Master’s alum: Sahel music holds security potential for countering violent extremism
Naval Postgraduate School Center for Homeland Defense and Security master’s degree alumnus Mathew Wenthe recently presented material related to his thesis on the music of Africa’s Sahel Region at a research fair hosted by the Global Engagement Center at the U.S. Diplomacy Center.
The rhythm and percussion of Africa’s Sahel Region have stories to tell and, Wenthe believes, may well hold actionable information for countering violent extremism. His CHDS thesis, “In Harmony with the Population: Ethnomusicology as a Framework for Countering Violent Extremism in the Sahel,” suggests the study of how music is made and shared could target criminal and terrorist networks using the West African nation of Mali as a sort of case study.
Wenthe’s was one of eight presentations from six universities at the event held in the Diplomacy Center’s Henry Kissinger Exhibit Space. The presentations touched on issues related to countering violent extremism. He used his CHDS research along with recent findings from his subsequent time studying at the Naval War College. Wenthe is a Colonel in the Air National Guard where he is Chief of the Plans and Execution Division.
“I try to make a case that the culture and history of ethnomusicology can inform homeland security and the academic community” Wenthe said. “The whole premise is understanding foreign cultures and understanding the media they produce. I view it as a window into understanding some of their underlying grievances.”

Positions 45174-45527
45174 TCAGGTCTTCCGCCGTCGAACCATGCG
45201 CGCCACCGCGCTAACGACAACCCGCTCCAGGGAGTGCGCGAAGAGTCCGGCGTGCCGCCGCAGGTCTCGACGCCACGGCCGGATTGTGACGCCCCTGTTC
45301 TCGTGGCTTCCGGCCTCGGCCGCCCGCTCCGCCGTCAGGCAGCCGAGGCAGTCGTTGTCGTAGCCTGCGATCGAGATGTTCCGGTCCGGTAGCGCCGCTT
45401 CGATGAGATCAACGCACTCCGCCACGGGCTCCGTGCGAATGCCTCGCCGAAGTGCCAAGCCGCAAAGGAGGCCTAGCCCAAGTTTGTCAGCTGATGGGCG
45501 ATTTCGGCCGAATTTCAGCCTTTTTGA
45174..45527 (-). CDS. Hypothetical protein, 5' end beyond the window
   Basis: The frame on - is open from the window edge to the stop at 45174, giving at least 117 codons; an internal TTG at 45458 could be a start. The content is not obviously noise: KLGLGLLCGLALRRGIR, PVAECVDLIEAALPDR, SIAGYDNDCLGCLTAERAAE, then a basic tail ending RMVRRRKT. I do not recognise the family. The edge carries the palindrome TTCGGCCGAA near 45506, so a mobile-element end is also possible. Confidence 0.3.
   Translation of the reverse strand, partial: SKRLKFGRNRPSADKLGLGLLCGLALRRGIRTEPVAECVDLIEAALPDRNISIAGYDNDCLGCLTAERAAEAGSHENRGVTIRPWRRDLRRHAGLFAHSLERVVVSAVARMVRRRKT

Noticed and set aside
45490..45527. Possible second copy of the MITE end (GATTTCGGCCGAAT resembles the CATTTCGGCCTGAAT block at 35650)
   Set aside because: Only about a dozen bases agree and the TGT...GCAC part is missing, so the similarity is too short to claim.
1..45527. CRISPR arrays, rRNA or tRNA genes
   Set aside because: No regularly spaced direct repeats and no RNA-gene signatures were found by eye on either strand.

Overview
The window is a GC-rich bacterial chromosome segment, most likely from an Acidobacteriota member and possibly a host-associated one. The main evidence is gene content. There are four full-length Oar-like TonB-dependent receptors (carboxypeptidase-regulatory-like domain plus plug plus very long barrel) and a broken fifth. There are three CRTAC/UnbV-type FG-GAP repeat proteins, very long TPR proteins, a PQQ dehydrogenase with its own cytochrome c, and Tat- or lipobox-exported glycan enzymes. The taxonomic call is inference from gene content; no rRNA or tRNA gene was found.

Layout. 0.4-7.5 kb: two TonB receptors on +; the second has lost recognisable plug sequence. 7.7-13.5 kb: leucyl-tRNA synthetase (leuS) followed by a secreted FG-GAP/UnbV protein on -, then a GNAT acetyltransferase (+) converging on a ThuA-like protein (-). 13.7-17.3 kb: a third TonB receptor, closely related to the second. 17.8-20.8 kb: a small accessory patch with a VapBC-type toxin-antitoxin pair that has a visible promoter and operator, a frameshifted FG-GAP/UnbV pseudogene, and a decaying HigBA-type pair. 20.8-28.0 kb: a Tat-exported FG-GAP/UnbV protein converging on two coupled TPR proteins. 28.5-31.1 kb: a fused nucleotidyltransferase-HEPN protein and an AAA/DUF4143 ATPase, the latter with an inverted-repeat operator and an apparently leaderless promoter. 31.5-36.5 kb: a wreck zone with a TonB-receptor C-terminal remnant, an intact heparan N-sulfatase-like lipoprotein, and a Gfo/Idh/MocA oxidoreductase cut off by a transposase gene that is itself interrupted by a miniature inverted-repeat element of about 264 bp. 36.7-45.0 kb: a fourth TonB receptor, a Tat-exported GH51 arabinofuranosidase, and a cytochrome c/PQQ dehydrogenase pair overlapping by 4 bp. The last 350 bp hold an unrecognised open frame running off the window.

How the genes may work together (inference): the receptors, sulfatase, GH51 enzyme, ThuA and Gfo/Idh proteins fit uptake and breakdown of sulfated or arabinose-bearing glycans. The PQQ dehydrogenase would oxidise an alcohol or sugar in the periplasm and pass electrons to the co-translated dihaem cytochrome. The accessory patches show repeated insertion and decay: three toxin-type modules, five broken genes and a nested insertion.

The region has been the focus of State Department efforts aimed at violent extremism, including a Pan-Sahel Initiative of 2002 and a subsequent Trans-Saharan Counterterrorism Partnership initiated in 2005. The northern part of Mali was the site of a 2012 coup that came on the heels of a food shortage and restive militants flooding the country from Algeria and the establishment of sharia law for a time in the northern reaches of Mali. Wenthe noticed that during that time of extremism some social media personas seemed to have the paradox of religious extremism yet an affinity to modern music.
In writing his CHDS theses, Wenthe developed a framework he refers to as MLB, or music as a lens or bridge. Some 200 digital images of Mali’s coup were analyzed and categorized along with music into themes such as love, money, independence or weapons. He created a matrix to gauge music messages, themes and activities against the images, giving the music of the region a map.
“I wanted to use music and social media because it provides a lens for you to better understand their culture and to identify your own cultural biases,” Wenthe said
Fostering a better understanding and viewing a fuller picture of Malian life could serve as a bridge to that culture for counterterrorism purposes and building other types of diplomacy as well. The presentation at the State Department offered recommendations to incorporate into CVE messaging campaigns. Among them was incorporating disciplines such as anthropology and ethnomusicology. It also calls for strategies identifying cultural influencers in social media and enlisting them in CVE messaging campaigns.
The seeds of his thesis topic are rooted in 2011 during his time as a helicopter pilot teaching search and rescue in West African nations in cooperation with the U.S. Air Force and U.S. Africa Command. While there, he met an ethnomusicologist who was researching music use on cell phones. Their conversations remained in the back of his mind as he entered CHDS intending to write on a more traditional topic.
His thesis shifted as instructors encouraged participants to innovatively tackle novel and challenging issues. He was further influenced when instructor Kathleen Kiernan brought in legendary music executive Al Teller who discussed countering terrorism through music.
“What CHDS did for me, along with the National War College program I just completed, was give me the skills to analyze and frame a problem to ultimately solve it,” he said.